Typically, it is at the extremes of lenses like these that we would expect to see the most problems, but we're impressed to see that all of the cameras in this test are at least acceptable, and in some cases, extremely capable at their longest telephoto settings. Some are worse than others - the Nikon Coolpix S8000 is - again - rather soft with visible CA, and the Olympus Stylus Mju 9010 really suffers towards the edges of the frame - but all are good enough for a post-card-sized print or web gallery. The best performers are the Casio FH-100, the Panasonic pair, the Samung (which is excellent considering its reach) and the Kodak Z950, all of which are capable of rendering an impressive amount of detail, albeit not with the same crispness that they can manage towards the wide end of their lenses.

Although we don't pretend to speak for all photographers, we suspect that with cameras of this type, their wideangle performance is likely to be of more interest than how 'long' their lenses can go. There are several reasons why telephoto settings on compacts are often less useful than wideangles, including the need for highly effiicient image stabilization. At focal lengths of 200mm and greater, camera shake is greatly magnified, and all of these cameras' lenses get slow at their long end, typically ending up with a maximum aperture of f5, at least.

Add to this the fact that a typical compact's AF system isn't capable of keeping up with the sorts of subjects that you might traditionally want to capture with a long lens, like wildlife, or sports, and it is easy to see the potential for disappointment. Whilst it is easier for a manufacturer to add longer and longer focal lengths to these sorts of cameras, but there is a strong argument for increased wideangle coverage, purely on the basis of usefulness.

Wide angle

To their credit, camera manufacturers appear to have realised this, and with the exception of the Kodak EasyShare Z950, all of the models in this test offer wideangle settings that are meaningfully 'wide' - i.e. 28mm equivalent or wider. Three actually extend to the equivalent of 24mm, which is impressive given their relatively compact form-factors. The difference between 28mm equivalent at 24mm is much greater than the bare numbers suggest, and it is perennially true that a few millieters makes a lot more difference at the wide end of a zoom than at the long, as you can see by comparing the images below with the telephoto pictures above.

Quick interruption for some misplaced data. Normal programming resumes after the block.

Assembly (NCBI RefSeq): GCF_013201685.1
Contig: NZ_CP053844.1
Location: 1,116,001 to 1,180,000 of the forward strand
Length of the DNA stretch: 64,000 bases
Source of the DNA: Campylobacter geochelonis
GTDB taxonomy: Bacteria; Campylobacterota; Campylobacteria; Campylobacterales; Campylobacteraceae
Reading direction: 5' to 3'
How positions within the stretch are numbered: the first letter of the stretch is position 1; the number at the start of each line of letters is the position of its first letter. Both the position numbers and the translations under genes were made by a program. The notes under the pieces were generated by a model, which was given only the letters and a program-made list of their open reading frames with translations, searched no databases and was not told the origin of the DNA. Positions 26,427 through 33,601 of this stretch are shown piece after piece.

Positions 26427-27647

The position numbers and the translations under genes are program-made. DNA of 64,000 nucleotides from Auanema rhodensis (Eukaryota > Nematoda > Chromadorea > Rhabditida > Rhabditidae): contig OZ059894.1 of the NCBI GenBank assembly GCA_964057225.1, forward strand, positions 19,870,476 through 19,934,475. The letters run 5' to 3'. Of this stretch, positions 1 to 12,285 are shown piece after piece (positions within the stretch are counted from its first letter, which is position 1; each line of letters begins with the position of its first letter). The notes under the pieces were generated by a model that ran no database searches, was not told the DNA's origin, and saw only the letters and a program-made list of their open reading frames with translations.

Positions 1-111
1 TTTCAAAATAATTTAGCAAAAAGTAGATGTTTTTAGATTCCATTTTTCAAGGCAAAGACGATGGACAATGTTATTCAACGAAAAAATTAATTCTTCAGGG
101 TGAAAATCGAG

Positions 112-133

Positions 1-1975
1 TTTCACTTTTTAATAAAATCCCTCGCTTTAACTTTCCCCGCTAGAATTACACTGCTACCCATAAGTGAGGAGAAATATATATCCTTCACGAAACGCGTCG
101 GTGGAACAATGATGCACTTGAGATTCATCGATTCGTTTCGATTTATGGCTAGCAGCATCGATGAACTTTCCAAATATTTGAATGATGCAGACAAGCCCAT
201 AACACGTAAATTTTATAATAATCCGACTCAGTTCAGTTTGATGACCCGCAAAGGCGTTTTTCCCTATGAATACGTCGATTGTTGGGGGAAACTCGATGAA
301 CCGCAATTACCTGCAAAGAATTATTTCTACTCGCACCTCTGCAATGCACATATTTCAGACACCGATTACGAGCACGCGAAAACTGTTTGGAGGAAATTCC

It is obvious from the images shown below that the Kodak's 35mm equivalent wideangle setting is significantly less 'wide' than the other cameras in this group test. Those models that sport a 24mm wideangle setting have a real advantage when it comes to landscape shots like this, where the bottom line is that a wider angle of view means that more of the subject is included in the frame. Image quality from all of these cameras is good at their widest angle, but softness towards the extreme edges of the frame and coloured fringing around edges is visible in almost all of these images. Some cameras correct the fringing better than others (the Casio and Samsung for example show almost none, whilst chromatic aberration can clearly be seen in images from the Canon Powershot SX210IS) but again, at a normal sized print, the playing field is far more level than when the images are viewed at 100% onscreen.

Of greater concern is the relatively poor softness of some of these models, particularly the Nikon Coolpix S8000 and the Ricoh CX3 - both of which really struggle to accurately resolve fine detail in this high-contrast scene. Images from the Nikon simply look smudged at 100%, and sharpness drops off significantly in the corners of the frame. The Ricoh is slightly better in high-contrast areas, but low-contrast detail is smeared into a mush by noise-reduction. The worst edge performance comes from one of the cheapest cameras in this test - the Fujifilm Finepix JZ500, but surprisingly, the absolute cheapest model is one of the better performers. The Kodak Easyshare Z950 might only offer 35mm, but images are sharp and detailed, with good consistancy across the frame. The best performance comes from the Casio Exilim FH-100, which produces excellent sharpness towards the wide end of its zoom.

One of the greatest challenges to getting genuinely wide wideangle performance into wide-ranging zooms like these is managing distortion. As you can see from the images shown here, distortion isn't a major problem with any of the cameras on test, and even at the corners of the frame, straight elements remain straight in all cases. How much of this is down to their lens design, and how much to in-camera correction of the images, is something that cannot easily be established without access to the raw image data. Fortunately, one of these cameras - the Casio Exilim FH-100 - shoots raw, and to see how it corrects distortion in its JPEG output, click here.

Canon SX210 IS
ISO 80
Casio Exilim EX-FH100
ISO 100
Fujifilm Finepix F80EXR
ISO 100
Fujifilm Finepix JZ500
ISO 100
Kodak EasyShare Z950
ISO 100
Nikon Coolpix S8000
ISO 100
Olympus Stylus Mju 9010
ISO 64
Panasonic Lumix DMC-ZS5/7
ISO 80
Ricoh CX3
ISO 80
Samsung HZ35W
ISO 80
Sony Cybershot DSC-H55
ISO 80
Sony Cybershot DSC-HX5
ISO 125